Fritillaria


There are approximately 100 species of Fritillaria (all native to the northern hemisphere) with the majority of them being native around the Mediterranean. There are only a few that are found in garden centers but the number is increasing as gardeners learn about them.

They are interesting bulbs to grow but don't grow them for their fragrance. Mostly they smell like rotting meat with a touch of old-egg thrown in for good measure.

Fritillaria assyriaca


Has a brownish-purple flower but you'll get it early. It starts flowering in a zone 4 garden in late March to mid-May depending on the season (figure just before the early tulips). This bulb will reach up 10-12 inches in height so it is a short flower for the front of the garden or rock garden (excellent in the alpine garden).

How to plant
Plant the bulb so the base is 4 to 6 inches deep and put each bulb 6 inches apart.

This is a plant that demands full hot sunshine and mine tended to disappear from the rock garden because they got too much afternoon shade.

As a note, this is one of the few bulbs that will survive in dampish areas so it can be planted next to ponds with some success.


fritillaria

Fritillaria imperialis bulb

Fritillaria imperialis


This is the best known of these plants and it has been in gardens since the 16th century. It is found mostly in Turkey, Iran and Afghanistan in the wild which tells you that dry summers and cold winters are not a problem. If you overwater this one, you'll lose it. If you plant it in clay, or poor drainage, you'll lose it. It is quite specific in that it wants full hot sun and excellent drainage. (no clay) This is a great bulb for zones 4 to 6 where the winters are cold and the summers hot.

How to plant

Plant this bulb as soon as you obtain it. The roots often start growing inside the packaging and if this happens to you, be very careful when transplanting so that you do not damage these roots (you'll kill or set back the bulb if you do)

It blooms early in the spring (May) and the flower stem will reach upwards to 3 feet tall topped with a red and orange-red flower.

Plant the bulb so the bottom of the bulb is 6 to 8 inches deep and plant a good 10 to 12 inches apart to allow room for the leaves to develop.

This bulb will accept full hot sun in the north but will tolerate a little shade. It will do better with a touch of shade protection in more southerly gardens.

fritillaria

Fritillaria imperialis Rubra Maxima

It too has an unpleasant odour and it is often sold as a "mole-plant" guaranteed to drive moles away from your garden because of its fragrance. This may be true. I've never had a mole problem in that garden but I wouldn't swear it was because of this plant. I didn't have one before I had the plant either. :-)

This bulb is quite clear about what it likes. Give it the above and you'll be successful. If unhappy, it simply dies.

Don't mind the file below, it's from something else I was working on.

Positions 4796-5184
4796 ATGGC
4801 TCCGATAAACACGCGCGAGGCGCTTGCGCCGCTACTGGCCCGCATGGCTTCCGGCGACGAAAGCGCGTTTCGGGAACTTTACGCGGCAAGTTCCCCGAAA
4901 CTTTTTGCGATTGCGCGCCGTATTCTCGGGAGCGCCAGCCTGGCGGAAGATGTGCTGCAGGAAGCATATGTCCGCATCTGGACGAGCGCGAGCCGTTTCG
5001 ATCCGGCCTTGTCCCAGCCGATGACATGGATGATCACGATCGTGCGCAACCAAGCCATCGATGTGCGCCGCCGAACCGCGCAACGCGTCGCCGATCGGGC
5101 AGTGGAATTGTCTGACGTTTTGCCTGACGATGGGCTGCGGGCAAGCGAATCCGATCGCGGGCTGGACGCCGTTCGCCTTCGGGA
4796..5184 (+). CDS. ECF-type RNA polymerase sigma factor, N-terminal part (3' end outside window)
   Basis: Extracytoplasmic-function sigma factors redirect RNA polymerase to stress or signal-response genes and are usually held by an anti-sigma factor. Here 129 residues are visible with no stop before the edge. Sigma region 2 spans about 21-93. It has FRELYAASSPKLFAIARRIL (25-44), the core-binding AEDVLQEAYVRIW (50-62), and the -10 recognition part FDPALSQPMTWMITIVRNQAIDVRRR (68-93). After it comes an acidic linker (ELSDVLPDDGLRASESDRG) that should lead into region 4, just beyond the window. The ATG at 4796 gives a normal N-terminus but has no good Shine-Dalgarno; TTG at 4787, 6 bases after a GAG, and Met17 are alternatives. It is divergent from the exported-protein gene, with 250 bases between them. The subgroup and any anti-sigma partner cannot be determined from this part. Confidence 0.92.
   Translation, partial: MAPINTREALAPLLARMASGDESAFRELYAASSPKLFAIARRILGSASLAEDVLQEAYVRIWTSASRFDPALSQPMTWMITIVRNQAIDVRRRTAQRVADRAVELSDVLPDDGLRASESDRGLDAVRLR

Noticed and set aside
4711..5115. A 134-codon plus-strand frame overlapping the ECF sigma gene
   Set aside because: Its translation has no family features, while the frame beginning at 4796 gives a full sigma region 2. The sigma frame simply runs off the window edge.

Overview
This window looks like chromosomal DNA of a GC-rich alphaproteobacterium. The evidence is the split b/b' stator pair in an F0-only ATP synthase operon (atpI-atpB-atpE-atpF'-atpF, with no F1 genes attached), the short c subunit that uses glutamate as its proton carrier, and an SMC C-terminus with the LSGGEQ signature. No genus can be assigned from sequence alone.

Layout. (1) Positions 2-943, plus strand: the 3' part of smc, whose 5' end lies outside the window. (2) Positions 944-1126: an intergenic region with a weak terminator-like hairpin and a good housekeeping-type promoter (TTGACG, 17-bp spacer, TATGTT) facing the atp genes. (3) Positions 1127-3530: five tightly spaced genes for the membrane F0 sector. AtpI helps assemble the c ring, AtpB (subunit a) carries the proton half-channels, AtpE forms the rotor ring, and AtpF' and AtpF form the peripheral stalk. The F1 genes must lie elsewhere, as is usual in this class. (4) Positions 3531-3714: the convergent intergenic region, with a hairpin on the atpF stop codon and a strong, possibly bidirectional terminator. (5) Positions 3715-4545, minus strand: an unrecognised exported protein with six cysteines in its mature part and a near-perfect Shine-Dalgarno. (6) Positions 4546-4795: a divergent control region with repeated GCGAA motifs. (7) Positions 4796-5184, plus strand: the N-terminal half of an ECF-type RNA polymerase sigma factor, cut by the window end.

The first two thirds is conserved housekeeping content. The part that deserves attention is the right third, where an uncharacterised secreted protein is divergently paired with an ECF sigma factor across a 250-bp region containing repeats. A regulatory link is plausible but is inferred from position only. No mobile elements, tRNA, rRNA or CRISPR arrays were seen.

Fritillaria meleagris


This is the very common snakes head fritillaria. This is another of the Mediterranean species and you'll find it will grow in a dampish area too.

The flower stem holding purple or white flowers will reach to 8 to 10 inches.


fritillaria

Fritillaria meleagris

How to plant

Plant the base of the bulb to 3 to 5 inches deep and put these smallish bulbs 2 to 3 inches apart for the best show.

They will take full sun and light shade so they perform very well in rock gardens as well as on the edges underneath shrubs and trees.

They do tend to like somewhat acidic gardens so peat moss can be added before planting. After planting, a little can be gently cultivated between bulbs but do not disturb the bulb if possible. Like most fritillaria, they do resent being moved once established.

Fritillaria michailovskyi


This is another of the smaller bulbs but it appears quite elegant in the rock garden. The reddish-purple flowers appear first thing in the spring and last six weeks (April-May) on 6 to 8 inch tall stems.

How to plant

Plant the bulbs approximately 3 to 5 inches deep in the full sun with 3 to 5 inches between bulbs.

This bulb will tolerate partial shade and it lived quite a few years in my alpine garden tucked between a few rather large rocks.

Book cover spring bulbs

Fritillaria persica


This is a deep-purple flowering bulb that thrives in the full sun perennial border. At 24 inches tall, it is one of the taller Fritiallaria and reflects it with gorgeous spring blooms.

fritillaria

Fritillaria persica

How to plant

Plant 6 to 8 inches deep (base of bulb) and equal distance from neighbouring bulbs.

Treat this bulb as you would the other taller species (F. imperialis). In fact, they make rather good neighbors as where one will grow, so will the other.

The only downside to this bulb is that the flower stems can be a bit spindly and you may got some flopping in severe weather.

Some gardeners lift the bulb in July after the leaves have gone yellow and replant in the fall. They say it increases the lifespan of the bulb in their gardens. If you have a dampish garden or if you irrigate, this may be a wise choice.

Fritillaria pontica


This bulb has greenish flowers with brown and orange spots and I once grew it to say I had done it. I'm not a fan of green flowers (can't you tell?) :-) But if you like them, then you like 'em.

This plant will hold its flowers 10 to 12 inches off the ground. And like all the frits, this flower stinks as well.

How to plant

It should be planted 4 to 5 inches deep (base of bulb that deep) and an equal distance from its neighbors.

It loves the full sun but will tolerate part shade. It does make a good rock garden plant and will thrive at the drip line of shrubs and trees.



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